Once you have your ring made to put some spring into it I split with a spacer block and lay it on a piece of steel for a backing plate. Now take a small torch and aim the flame at the center and slowly move closer to the backing plate and let the flame bounce off it and heat the ring up to a nice dull cherry red. Let the ring air cool and if you kept the torch close to center as you moved closer you will end up with a nice round ring once compressed. I have done this quite a few times and have never had any trouble with out of round rings.

I can look back and see which mag had the write up it was a long time back but I know I have it I have never goten rid of any of my back issues.
 

Maryak

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MachineTom said:
Real steamers used lap joints in the rings, and the plans call for the same.
Some do some don't. One thing that is fairly common in steam engines is to use 2 Ramsbottom rings in 1 ring groove.

This is the method I use for making rings - no heat treatment, however the material must be spun cast iron.

http://www.homemodelenginemachinist.com/index.php?topic=5060.msg85208#msg85208

http://www.homemodelenginemachinist.com/index.php?topic=5060.msg86453#msg86453

http://www.homemodelenginemachinist.com/index.php?action=dlattach;topic=5060.0;attach=7698

Hope this helps

Best Regards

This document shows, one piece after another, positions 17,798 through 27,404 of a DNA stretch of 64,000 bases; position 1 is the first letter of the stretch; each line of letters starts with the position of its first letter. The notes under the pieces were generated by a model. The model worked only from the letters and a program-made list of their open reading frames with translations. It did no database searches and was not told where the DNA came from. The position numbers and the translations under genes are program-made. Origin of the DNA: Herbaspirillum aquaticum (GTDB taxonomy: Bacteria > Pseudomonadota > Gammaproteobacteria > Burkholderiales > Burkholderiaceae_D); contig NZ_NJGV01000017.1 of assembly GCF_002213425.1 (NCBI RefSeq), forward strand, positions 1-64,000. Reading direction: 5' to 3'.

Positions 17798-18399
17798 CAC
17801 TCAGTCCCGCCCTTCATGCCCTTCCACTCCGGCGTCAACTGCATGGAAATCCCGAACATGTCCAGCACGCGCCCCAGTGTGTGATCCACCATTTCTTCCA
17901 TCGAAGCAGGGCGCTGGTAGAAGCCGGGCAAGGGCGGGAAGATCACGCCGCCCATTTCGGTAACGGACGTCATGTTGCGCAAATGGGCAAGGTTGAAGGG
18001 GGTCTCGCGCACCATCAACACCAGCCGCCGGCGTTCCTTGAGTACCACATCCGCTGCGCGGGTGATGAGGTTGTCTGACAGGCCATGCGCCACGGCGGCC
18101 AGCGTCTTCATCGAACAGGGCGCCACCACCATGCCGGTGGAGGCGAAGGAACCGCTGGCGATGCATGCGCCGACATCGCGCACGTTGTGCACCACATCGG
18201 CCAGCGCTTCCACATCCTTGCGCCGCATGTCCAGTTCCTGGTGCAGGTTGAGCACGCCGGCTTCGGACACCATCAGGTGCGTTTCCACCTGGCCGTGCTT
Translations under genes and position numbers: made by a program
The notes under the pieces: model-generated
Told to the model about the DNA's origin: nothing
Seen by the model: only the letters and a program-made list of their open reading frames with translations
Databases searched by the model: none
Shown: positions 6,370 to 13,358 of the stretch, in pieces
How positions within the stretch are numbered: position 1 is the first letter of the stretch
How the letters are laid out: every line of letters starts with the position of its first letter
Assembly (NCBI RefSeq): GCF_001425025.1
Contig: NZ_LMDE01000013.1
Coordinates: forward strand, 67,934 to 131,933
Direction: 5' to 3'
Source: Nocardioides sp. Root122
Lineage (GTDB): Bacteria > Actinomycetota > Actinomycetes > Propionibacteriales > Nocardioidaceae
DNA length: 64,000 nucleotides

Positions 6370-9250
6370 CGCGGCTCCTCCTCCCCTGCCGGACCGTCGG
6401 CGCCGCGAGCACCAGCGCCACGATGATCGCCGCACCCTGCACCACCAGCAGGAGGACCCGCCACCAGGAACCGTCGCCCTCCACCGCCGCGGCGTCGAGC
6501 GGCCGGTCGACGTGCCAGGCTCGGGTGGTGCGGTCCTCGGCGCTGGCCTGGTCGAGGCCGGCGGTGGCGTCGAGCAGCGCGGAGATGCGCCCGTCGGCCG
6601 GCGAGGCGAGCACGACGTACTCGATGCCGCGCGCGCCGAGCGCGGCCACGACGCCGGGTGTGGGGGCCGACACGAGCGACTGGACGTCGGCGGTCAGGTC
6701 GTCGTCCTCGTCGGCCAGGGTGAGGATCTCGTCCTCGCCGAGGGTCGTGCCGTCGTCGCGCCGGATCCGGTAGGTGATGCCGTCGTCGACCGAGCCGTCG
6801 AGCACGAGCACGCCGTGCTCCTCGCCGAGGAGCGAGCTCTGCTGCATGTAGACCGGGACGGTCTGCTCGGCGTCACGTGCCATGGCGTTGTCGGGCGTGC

Bob

 

Metal Butcher

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stevehuckss396 said:
Just curious MB, why size the OD to +.003 and not right to size? When I anneal my rings, they clean up nicely with a soft rag. Does the size of the part change with the heating process?
In fact cast iron will grow when over heated (eye balled red color? 1400-F) using the torch method. Rings annealed with an uncontrolled method like a propane torch will grow in size, and this may be the factor behind the success rate using this method for making model rings. The cooling rate is impossible to control so any method out side a heat treating furnace adds to the ring-to-ring variances. I heard it said that some rings come out good, and some bad. Torch heating is the method used by most, and is considered to be a good method. By oven annealing just past the 750-F critical temp this growth won't happen and there is no scale to clean up, no hot spots that my be a contributing factor that causes rings to fracture, and all the rings will be uniform through out.

.003 over bore diameter is specified on my plans. The oversize will cover the outward pressure lacking at the split and the opposite end due to the way the ring is spread (wedged outward, but not outward at-and-opposite the split) This pressure will be lacking in a ring sized to exact bore dimension unless the critical temp is exceeded. However all of this is theoretical and needs proofing.

-MB
 

putputman

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Bill, that is the exact same process I use to make rings. I use the cast iron from McMaster Carr. Not sure it is the right iron to use but it works most of the time.